Saturday, March 01, 2008


William F. Buckley, Jr., died last week at the age of 82. He was someone I admired a great deal. As a teenager and young adult, I often watched him on TV when he hosted the PBS show Firing Line. (That show ran from 1966 to 1999, making it the longest-running public affairs show with a single host in TV history.) Conservatism may not find its voice in anyone of Buckley's stature for years to come.

He was quite the Renaissance man. He wrote over 50 books. He played piano, painted, sailed, served in the Army, served briefly in the CIA, and founded a magazine. But it's his character and Christian faith that I admired the most. He was a devout Catholic. He and his wife were married for 57 years before her death in April '07. He spoke up for Jesus, for the unborn, and for Christianity, and was not afraid to criticize people like President Bush for betraying conservative principles.

Among Buckley's more memorable sayings are these:
  • "I'd rather entrust the government of the United States to the first 400 people listed in the Boston telephone directory than to the faculty of Harvard University."
  • "The best defense against usurpatory government is an assertive citizenry."
  • "I would like to electrocute everyone who uses the word 'fair' in connection with income tax policies."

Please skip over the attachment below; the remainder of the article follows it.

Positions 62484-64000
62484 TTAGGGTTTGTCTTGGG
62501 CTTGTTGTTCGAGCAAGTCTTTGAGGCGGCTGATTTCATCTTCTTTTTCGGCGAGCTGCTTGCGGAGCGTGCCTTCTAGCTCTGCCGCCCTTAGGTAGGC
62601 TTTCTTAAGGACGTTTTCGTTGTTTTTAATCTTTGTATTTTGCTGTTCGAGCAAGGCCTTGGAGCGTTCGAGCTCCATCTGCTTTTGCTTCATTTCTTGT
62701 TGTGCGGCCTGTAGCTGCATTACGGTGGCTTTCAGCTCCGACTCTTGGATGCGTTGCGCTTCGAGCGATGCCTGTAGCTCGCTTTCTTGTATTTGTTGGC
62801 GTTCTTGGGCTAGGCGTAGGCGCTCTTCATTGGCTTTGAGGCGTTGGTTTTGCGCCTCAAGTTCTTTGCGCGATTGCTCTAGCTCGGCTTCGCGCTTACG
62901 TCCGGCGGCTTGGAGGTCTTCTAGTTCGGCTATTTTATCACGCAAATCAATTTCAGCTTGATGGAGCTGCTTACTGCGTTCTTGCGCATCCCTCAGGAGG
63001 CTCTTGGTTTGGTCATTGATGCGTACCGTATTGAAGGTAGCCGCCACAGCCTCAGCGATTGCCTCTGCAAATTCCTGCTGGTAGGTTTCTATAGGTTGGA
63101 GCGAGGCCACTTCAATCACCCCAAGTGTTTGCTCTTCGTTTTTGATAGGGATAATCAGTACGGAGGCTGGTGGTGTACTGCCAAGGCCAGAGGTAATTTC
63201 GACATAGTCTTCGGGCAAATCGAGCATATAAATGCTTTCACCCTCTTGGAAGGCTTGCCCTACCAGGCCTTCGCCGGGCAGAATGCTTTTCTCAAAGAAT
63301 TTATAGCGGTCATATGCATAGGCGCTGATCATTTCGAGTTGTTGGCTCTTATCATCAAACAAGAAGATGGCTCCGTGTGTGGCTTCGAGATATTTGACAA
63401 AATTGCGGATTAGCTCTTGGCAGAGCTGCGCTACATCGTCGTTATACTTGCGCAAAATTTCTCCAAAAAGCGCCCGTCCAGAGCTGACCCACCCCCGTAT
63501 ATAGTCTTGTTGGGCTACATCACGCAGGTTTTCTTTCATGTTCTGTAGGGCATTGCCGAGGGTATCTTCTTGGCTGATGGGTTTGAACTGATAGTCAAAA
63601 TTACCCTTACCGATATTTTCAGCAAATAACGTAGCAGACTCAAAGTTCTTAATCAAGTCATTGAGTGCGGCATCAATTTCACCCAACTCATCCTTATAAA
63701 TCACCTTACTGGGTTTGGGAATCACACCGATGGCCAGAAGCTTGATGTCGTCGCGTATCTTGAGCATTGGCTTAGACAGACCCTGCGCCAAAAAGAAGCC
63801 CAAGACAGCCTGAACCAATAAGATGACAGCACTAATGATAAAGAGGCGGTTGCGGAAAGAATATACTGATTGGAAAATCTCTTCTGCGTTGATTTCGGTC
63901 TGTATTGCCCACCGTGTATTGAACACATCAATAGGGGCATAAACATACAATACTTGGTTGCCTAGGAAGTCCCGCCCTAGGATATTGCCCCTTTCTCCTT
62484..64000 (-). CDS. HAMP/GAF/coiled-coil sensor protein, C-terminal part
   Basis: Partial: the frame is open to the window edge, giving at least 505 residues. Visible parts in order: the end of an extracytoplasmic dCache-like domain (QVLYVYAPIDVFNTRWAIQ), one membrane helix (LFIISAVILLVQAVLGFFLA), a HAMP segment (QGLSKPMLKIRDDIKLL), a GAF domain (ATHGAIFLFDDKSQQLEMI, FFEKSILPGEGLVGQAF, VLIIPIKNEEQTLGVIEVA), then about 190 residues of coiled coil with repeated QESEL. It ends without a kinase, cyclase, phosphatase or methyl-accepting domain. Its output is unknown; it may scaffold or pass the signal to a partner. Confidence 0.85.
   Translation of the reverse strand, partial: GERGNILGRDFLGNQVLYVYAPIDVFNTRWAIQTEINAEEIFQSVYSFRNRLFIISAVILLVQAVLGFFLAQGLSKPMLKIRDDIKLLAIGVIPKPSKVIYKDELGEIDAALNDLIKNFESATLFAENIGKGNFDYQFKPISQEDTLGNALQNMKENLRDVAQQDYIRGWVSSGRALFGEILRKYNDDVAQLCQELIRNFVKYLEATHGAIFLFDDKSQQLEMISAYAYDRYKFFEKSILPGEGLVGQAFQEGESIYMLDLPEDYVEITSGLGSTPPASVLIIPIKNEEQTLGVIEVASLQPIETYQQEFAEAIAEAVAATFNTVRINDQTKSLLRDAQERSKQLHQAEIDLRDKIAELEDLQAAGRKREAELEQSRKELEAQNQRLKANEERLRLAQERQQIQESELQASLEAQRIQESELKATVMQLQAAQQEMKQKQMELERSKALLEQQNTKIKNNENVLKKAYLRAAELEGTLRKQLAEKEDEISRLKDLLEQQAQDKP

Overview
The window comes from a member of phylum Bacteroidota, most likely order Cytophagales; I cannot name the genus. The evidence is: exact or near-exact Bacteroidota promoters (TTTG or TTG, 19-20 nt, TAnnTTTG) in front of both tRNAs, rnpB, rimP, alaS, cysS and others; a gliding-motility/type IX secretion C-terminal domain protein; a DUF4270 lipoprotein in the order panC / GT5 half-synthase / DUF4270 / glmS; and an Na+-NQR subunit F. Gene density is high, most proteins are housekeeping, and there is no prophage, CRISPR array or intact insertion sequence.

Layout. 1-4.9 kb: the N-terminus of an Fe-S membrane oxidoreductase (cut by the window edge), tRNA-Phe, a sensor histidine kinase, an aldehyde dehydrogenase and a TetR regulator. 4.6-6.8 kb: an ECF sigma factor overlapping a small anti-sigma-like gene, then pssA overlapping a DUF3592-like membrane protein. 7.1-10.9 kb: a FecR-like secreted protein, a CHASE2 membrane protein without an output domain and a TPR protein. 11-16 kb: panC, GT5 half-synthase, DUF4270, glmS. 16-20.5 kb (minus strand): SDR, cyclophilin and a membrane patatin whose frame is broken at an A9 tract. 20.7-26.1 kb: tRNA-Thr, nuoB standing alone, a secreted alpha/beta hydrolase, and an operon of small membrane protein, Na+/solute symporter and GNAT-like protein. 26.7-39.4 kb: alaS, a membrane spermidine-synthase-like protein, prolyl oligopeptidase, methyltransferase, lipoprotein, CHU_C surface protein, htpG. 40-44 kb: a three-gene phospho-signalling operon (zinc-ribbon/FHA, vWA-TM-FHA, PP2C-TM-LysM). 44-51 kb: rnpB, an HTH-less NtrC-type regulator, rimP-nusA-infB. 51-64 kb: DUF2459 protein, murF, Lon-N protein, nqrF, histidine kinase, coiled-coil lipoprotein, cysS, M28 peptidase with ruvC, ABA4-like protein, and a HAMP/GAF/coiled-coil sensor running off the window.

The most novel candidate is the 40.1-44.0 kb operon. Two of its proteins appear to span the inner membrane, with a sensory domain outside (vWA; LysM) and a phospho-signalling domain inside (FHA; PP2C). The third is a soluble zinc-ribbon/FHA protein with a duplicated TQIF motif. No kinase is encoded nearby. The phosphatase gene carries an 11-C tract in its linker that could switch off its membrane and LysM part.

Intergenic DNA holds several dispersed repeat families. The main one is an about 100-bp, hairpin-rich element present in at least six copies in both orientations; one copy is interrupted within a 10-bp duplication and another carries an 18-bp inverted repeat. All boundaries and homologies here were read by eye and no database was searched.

• "A Conservative is a fellow who is standing athwart history yelling 'Stop!'"
  • "Liberals, it has been said, are generous with other people's money, except when it comes to questions of national survival when they prefer to be generous with other people's freedom and security."
In a 1970 interview with Playboy magazine, Buckley and the interviewer had this exchange:
  • Playboy: Don’t most dogmas, theological as well as ideological, crumble sooner or later?
  • Buckley: Most, but not all.
  • Playboy: How can you be so sure?
  • Buckley: I know that my Redeemer liveth.
Richard John Neuhaus had this to say about Buckley after his death:

"Bill Buckley was a man of almost inexhaustible curiosity, courtesy, generosity, and delight in the oddness of the human circumstance. He exulted in displaying his many talents, which was not pride so much as an invitation to others to share his amazement at the possibilities in being fully alive. He was also, in and through everything, a man of quietly solid Christian faith. I am among innumerable others whose lives are fuller by virtue of the gift of his friendship. May choirs of angels greet him on the far side of Jordan."

I like that.

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